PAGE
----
by Judicial Watch in its Filegate lawsuit.
Larry Klayman, the watchdog group’s chairman, told WorldNetDaily the
disk was put “under seal” by U.S. District Judge Royce Lamberth. He
argued that the White House flouted Lamberth’s order not to tamper with
the expanded-storage disk, which contains a large cache of e-mail from
Lewinsky to the White House.
“They weren’t supposed to touch that disk,” said Klayman, who plans
to file a complaint to Lamberth.
After White House officials opened the disk full of Lewinsky e-mails,
which was made by a non-government technician, they decided to make
their own disk.
They “couldn’t read” all of the files in the original disk they
opened, Nolan explained. So they got on the Northrop Grumman
technician’s computer and copied all the files off his hard drive onto
the new Zip disk.
Nolan says the new Zip disk was turned over to Charles Easley, the
White House security chief. But she failed to say what became of the
Panel chairman Dan Burton, R-Ind., vowed to subpoena both disks. He
also said he will subpoena the hard copies of the Lewinsky messages that
the technician, Robert Haas, printed from a file on his hard drive and
handed over to the White House counsel’s office in 1998.
Contrary to White House claims that recovering lost e-mail would be a
long and costly task, computer-forensics experts tell WorldNetDaily that
they doubt recovering the subpoenaed messages would take months.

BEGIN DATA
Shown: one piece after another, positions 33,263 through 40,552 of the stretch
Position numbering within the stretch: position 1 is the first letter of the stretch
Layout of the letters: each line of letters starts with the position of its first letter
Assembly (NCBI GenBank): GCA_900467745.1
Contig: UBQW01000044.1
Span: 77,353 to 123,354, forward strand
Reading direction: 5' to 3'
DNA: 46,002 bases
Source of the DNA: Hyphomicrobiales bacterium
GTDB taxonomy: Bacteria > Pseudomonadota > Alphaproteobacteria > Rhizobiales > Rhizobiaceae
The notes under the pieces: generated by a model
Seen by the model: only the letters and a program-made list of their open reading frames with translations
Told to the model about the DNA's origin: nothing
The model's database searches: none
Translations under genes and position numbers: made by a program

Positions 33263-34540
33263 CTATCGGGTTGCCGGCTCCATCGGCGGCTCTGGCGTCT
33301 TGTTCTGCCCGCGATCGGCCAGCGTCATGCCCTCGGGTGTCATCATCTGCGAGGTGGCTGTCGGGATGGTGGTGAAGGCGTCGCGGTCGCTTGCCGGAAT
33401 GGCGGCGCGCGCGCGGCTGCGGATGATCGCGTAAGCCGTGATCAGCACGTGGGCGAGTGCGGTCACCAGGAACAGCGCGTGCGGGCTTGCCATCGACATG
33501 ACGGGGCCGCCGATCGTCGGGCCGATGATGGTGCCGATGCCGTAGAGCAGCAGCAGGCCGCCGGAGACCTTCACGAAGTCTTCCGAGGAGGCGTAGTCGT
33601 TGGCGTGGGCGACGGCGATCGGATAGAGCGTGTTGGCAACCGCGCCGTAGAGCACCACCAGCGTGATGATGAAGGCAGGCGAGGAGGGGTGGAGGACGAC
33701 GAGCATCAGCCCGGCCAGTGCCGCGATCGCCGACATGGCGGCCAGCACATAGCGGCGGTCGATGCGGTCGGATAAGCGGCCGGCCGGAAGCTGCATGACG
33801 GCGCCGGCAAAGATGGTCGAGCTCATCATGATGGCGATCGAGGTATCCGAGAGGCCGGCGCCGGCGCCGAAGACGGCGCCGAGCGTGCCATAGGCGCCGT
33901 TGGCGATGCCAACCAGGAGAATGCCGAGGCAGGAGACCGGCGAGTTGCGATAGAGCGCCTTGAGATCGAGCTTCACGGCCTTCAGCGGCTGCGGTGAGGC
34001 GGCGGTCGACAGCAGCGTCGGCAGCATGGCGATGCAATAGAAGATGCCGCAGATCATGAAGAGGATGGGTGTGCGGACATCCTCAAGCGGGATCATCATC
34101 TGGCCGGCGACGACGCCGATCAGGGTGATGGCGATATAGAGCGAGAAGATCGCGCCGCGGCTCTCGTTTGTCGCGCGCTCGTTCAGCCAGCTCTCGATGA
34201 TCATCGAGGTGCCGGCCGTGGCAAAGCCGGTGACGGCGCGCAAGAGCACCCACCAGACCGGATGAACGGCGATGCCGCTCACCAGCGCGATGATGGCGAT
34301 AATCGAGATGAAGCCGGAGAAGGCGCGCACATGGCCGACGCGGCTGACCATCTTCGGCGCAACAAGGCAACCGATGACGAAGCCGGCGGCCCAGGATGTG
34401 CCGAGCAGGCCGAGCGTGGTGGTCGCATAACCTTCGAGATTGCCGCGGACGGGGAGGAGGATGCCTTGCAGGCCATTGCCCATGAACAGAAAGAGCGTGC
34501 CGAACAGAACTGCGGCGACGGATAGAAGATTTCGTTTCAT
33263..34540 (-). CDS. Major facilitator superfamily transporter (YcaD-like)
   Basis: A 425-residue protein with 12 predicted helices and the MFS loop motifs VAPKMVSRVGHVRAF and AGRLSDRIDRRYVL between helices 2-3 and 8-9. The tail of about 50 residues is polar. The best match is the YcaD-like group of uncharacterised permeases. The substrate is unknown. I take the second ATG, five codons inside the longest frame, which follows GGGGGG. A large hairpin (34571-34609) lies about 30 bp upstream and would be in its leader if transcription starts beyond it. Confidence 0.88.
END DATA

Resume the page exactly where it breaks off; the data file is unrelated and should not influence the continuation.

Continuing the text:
Apparently experts are telling Burton’s committee the same thing.
Staffers there have been flooded with computer specialists from around
the country offering their services to retrieve the missing e-mail.
“I’ve gotten e-mail and phone calls from all these computer people
saying, ‘Hey, my company can do it, and it doesn’t take that long at
all. It’s really easy. All you have to do is write a program. We could
have all the stuff in three weeks,'” said committee
spokesman Mark Corallo.
The White House used a similar excuse when the Senate Whitewater
committee subpoenaed e-mail for its probe in 1995.
On Jan. 7, Sen. Alfonse D’Amato, R-N.Y., complained to ABC News that
the White House told him it couldn’t send over e-mail to his panel
because it would be “too expensive to retrieve.”
It turns out that the White House counsel’s office knew about the
e-mail archiving problem as early as January 1998. And the White House
chief of staff’s office knew about it in June 1998, if not earlier.
Yet the White House never told Congress or any of the other
investigative bodies that the subpoenaed records it was sending over had
potentially huge gaps in them.
Nolan, who took over as chief counsel in September 1999, confessed
she was briefed on the problem this past January.
But she failed to inform Congress until after the story broke in the
Washington Times this month.
Lindsey, Clinton’s special counsel, turns up on the list of White
House officials whose in-coming e-mail wasn’t archived from 1996 to
Asked if he knew his own e-mail account wasn’t being archived,
Lindsey replied frostily: “No.” He then got up from his chair and walked
See Larry Klayman’s column:
Stop hiding, Mr. Ray